Happy La Naomh Anndrais!
Okay, he was an Irish writer talking about England, but I’m going to apply his quote to Scotland. (If I can work in a Welsh reference, I’ve got most of the country covered.)
England and America are two countries divided by a common language
– George Bernard Shaw
Several years ago I travelled to Scotland to visit a good friend. He’s very traditionally Scottish, the proud member of an ancient Scottish clan. Although he lives in Edinburgh, his family is from the Scottish highlands. He took me on a driving tour along scenic winding roads. The sensation of driving on the “wrong” side of the road was heightened by his aggressive, yet very skillful driving.
We stopped at what we in America call a gas station. I was quickly discovering that trying to name things in Scotland was not an easy task. As we went in to pay for the petrol, the old gentleman behind the cash register started talking in either a language or a dialect that I completely failed to comprehend. Not wanting to appear as the “ignorant American” I didn’t say anything and let my friend handle paying for the fuel. Once we were well out of earshot of the people in the station, I asked my friend,
What was that he was saying?
I have no idea.
You’re Scottish, why don’t you sound like that?
Because I was properly educated!
Although to be honest, it sounded more like eshucadated.
The country was every bit as lovely as an Americanized vision of it would be. The heather was just starting bloom. We visited centuries old cemeteries that contained the graves of his ancestors going back for countless generations. We heard people playing the pipes. The weather, notoriously unpredictable, was beautiful. We drove past towns about which my friend retold stories of betrayal and unselfish kindness.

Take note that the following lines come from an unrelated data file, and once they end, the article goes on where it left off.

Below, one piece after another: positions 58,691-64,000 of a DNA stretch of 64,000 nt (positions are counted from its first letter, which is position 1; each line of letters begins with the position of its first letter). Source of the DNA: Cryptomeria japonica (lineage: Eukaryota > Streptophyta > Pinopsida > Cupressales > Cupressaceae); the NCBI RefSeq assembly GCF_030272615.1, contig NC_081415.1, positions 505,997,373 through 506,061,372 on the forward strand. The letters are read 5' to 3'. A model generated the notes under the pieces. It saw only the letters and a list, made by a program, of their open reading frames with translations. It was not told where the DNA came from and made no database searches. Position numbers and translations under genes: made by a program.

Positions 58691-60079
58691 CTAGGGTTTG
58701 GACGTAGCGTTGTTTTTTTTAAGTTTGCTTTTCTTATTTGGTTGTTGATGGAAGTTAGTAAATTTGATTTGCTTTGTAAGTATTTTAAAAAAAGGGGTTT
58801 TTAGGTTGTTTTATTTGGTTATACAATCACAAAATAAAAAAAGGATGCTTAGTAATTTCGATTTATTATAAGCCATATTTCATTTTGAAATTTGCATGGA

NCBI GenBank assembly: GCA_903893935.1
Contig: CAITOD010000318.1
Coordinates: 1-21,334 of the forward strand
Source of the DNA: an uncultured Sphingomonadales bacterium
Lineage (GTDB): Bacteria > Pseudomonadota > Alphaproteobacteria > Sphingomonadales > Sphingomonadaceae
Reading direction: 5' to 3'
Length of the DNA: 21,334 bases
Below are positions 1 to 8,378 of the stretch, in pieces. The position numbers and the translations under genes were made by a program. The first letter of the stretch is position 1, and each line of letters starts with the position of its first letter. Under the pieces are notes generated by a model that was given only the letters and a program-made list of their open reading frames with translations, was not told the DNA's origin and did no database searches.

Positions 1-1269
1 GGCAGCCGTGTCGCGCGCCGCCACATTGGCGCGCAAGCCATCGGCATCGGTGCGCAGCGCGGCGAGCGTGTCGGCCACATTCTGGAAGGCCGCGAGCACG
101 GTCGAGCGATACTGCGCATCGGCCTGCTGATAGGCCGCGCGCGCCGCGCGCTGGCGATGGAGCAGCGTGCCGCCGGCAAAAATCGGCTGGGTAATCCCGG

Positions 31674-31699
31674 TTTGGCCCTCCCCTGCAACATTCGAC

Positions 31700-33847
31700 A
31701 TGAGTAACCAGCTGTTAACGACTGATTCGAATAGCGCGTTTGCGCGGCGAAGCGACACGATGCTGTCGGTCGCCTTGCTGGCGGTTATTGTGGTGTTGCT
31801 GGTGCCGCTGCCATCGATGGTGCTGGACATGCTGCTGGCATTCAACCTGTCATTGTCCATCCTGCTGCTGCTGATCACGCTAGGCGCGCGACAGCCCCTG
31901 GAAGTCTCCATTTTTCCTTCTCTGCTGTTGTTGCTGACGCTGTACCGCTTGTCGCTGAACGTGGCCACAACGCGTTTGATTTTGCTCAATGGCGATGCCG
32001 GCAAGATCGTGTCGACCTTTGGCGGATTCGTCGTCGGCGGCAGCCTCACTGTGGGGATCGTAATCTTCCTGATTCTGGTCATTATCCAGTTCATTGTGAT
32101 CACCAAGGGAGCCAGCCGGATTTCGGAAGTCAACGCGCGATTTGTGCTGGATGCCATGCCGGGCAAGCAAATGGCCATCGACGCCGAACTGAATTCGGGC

When did that happen?
Early sixteenth century.
We visited his parents’ home, Renton, which has been in existence since literally the beginning of recorded history in Scotland, the census of the thirteenth century.
I was thinking back on this trip and my friend’s obvious pride in his heritage as I noticed a story about St Andrew. He is the patron saint of Scotland and today (November 30) is St Andrew’s day. The title of this post “La Naomh Anndrais” is gaelic for the name of his day.
So, if you have a Scottish friend, go ahead and wish them a La Naomh Anndrais. Just don’t ask me how to pronounce it.
I have no idea.
Rodney M Bliss is an author, columnist and IT Consultant. His blog updates every weekday. He lives in Pleasant Grove, UT with his lovely wife, thirteen children and grandchildren.
(c) 2016 Rodney M Bliss, all rights reserved